Your donations will directly fund this independent magazine and its continuing coverage in social issues, human and civil rights movements (BLM), music, cultural and political criticism, and showcasing an array of artists of different mediums. We run a full digital platform via our website, Instagram, and official podcast as well as biannual print publications. 

SUPPORTING ARTISTS & WRITERS
Today, shifts in newsrooms have caused freelancers around the world to adjust to a newfound uncertainty. (Freelancing in general has always been on some level uncertain, but never like this!) Larger newsrooms have slashed their freelance budgets to accommodate for the exponential decline in advertising dollars, meaning they are not picking up outside writers for the time being and likely, for the foreseeable future. Therefore, there are many story ideas and pieces floating around out there in the universe looking for a home and tons of writers/artists in limbo.

Our first year, we operated on a volunteer-based model since funds were low and just enough to cover print and operational costs. Starting this fiscal year, our operational costs include a freelance budget. While we are not able to pay our staff salaries at this time, we have revised our business model to include funds for our contributors. Starting now, your donations will go to fund artists and writers directly through the magazine. This will help us continue to do the work that we’re doing while empowering freelancers, which is needed now more than ever during the global COVID-19 pandemic as many newsrooms have slashed their freelance budgets.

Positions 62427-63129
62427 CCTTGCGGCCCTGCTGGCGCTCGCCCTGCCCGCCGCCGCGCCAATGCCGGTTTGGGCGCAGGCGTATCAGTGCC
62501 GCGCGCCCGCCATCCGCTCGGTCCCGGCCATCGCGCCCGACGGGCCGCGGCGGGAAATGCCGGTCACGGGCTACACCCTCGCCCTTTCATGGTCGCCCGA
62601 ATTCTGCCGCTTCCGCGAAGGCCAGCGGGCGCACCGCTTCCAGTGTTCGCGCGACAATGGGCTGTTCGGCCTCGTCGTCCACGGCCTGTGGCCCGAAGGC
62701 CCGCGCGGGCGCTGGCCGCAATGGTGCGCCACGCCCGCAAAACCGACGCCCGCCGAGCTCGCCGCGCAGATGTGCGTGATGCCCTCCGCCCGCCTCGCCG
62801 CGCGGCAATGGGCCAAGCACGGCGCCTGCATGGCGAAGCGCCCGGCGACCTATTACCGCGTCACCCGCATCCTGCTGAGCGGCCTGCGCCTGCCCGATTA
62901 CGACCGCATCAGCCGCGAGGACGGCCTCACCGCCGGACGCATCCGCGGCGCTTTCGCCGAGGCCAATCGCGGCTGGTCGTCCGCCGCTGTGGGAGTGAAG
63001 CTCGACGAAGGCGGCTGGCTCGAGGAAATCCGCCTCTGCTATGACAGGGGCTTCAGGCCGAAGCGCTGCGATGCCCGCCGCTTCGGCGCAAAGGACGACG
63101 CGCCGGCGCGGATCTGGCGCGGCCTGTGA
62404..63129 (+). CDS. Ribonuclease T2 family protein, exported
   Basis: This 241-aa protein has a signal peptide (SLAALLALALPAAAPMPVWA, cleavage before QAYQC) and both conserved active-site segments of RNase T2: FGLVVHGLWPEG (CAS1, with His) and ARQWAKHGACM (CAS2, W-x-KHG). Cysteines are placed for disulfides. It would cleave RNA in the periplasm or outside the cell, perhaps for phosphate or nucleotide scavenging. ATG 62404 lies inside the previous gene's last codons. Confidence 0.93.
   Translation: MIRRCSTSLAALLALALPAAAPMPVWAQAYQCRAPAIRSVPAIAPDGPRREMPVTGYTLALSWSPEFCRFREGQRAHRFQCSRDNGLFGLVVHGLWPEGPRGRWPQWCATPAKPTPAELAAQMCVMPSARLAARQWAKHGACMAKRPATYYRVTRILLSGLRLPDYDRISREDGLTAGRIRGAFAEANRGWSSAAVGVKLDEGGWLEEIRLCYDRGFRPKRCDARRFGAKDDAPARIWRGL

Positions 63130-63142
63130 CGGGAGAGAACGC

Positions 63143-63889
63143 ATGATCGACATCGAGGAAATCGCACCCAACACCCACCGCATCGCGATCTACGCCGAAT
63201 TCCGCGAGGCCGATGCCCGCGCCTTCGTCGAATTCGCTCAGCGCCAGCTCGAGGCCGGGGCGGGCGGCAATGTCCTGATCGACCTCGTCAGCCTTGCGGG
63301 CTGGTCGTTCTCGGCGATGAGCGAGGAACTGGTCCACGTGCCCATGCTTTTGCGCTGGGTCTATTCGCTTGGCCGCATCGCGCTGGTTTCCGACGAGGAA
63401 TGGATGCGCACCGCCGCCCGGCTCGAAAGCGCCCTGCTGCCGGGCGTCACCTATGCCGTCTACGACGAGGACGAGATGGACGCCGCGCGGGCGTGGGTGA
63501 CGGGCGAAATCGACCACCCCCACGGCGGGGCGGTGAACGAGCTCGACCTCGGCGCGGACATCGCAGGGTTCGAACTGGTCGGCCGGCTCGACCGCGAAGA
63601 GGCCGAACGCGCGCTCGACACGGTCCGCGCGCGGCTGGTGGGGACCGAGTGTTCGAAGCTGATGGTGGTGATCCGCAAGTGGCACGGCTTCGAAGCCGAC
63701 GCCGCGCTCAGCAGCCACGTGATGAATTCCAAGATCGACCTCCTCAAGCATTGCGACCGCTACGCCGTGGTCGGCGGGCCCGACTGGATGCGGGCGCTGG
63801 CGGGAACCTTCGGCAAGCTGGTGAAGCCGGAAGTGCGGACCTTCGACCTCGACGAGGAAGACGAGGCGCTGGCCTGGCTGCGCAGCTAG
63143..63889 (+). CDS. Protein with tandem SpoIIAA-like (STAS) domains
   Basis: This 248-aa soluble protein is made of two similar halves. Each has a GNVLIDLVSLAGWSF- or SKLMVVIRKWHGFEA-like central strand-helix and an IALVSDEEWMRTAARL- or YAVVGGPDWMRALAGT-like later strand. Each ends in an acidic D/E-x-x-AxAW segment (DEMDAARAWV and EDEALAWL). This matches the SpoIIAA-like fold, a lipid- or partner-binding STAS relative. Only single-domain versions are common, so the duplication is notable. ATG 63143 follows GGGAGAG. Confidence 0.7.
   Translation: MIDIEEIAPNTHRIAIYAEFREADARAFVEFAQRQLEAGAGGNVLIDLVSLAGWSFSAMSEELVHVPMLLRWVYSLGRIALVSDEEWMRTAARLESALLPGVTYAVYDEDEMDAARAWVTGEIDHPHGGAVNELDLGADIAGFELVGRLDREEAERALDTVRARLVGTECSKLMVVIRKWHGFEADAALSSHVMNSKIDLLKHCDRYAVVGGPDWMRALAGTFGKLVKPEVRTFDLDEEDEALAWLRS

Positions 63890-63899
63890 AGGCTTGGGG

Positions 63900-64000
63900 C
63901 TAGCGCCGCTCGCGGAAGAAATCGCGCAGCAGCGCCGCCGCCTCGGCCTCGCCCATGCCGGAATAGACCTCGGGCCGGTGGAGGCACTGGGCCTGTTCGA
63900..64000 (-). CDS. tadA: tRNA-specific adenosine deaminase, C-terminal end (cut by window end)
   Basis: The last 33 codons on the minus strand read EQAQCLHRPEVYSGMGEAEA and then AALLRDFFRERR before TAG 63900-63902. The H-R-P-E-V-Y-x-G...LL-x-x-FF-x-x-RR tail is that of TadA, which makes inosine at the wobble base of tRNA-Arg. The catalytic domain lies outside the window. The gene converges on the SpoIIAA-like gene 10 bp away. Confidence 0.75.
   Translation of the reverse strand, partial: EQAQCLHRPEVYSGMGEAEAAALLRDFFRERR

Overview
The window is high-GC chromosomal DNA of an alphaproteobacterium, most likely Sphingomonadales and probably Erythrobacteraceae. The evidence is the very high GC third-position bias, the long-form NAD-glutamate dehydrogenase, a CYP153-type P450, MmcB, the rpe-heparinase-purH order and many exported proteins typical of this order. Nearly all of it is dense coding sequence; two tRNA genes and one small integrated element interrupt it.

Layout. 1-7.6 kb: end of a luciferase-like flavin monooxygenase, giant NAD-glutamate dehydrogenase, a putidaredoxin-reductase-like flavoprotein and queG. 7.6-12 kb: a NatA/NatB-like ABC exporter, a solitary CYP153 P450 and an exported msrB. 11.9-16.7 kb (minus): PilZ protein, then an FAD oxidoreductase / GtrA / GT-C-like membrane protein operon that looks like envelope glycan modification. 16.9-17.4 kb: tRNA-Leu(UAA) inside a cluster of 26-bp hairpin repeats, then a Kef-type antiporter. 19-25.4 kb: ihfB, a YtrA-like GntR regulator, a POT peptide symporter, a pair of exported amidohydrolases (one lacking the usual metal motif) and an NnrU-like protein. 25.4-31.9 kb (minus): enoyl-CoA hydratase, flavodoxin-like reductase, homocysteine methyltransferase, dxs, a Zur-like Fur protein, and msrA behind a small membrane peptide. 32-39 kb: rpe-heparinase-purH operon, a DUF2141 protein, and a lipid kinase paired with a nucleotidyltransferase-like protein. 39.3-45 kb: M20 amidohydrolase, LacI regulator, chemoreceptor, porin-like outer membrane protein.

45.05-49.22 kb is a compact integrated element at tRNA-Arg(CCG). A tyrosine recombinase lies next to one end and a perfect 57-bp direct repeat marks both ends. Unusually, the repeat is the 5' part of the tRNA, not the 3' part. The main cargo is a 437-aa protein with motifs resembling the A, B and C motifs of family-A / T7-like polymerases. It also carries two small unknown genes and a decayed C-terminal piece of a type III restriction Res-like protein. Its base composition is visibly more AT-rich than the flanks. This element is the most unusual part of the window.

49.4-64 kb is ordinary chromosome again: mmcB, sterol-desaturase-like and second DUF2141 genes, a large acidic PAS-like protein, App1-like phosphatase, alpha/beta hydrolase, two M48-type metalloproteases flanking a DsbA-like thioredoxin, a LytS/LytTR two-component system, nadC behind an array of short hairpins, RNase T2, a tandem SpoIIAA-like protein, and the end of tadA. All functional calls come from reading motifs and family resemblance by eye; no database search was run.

Our compensation numbers to start are as follows. We recognize this is a humble beginning and hope to scale our budget as revenue increases.

PHOTOGRAPHY
Photography of the Black Lives Matter movement — $75

EDITORIAL WRITING
Feature (word count not to exceed 2500) — $125
Op-Ed (word count not to exceed 1500) — $100
Album/Show Review (word count not to exceed 750-1000) — $75
Human Experience/Deep Cuts (word count not to exceed 2500) — $100

CREATIVE WRITING
Poetry (up to 3 poems) — $75
Short stories (not to exceed five pages in standard formatting) — $75

GRAPHIC DESIGN/ILLUSTRATION — $50

OUR NEXT PRINT: THE CONNECTION ISSUE (ARRIVING SEPT. 2020)
We strongly believe in keeping print alive for the purposes of personal sentiment, remembrance, and historical documentation. “The Connection Issue” will be our first print issue since the pandemic took hold in the U.S., and we are committed to making it our best yet as it will also debut submissions from our first-ever open call that took place May 1-25. These submissions will be merged with pieces documenting the Black Lives Matter movement, which saw its uprisings after our open call was closed.

While a significant portion of our coverage is directed to serve the Atlanta community, we’ve expanded our reach and extended our space to writers and artists all over the U.S. (We’re all living through history in this global pandemic and movement together, right?)

We find that in these times, maintaining a deep sense of connection is especially important. We received a good number of submissions from our open call and are looking forward to featuring a diverse range of artists. Additionally, we have shifted our focus to feature more art — both visual and written — in our documentation of America post-COVID. We feel that is one of the things the Mainline is best at: showcasing the human condition in all its diversity and wide-ranged experiences through artistic means and the written word.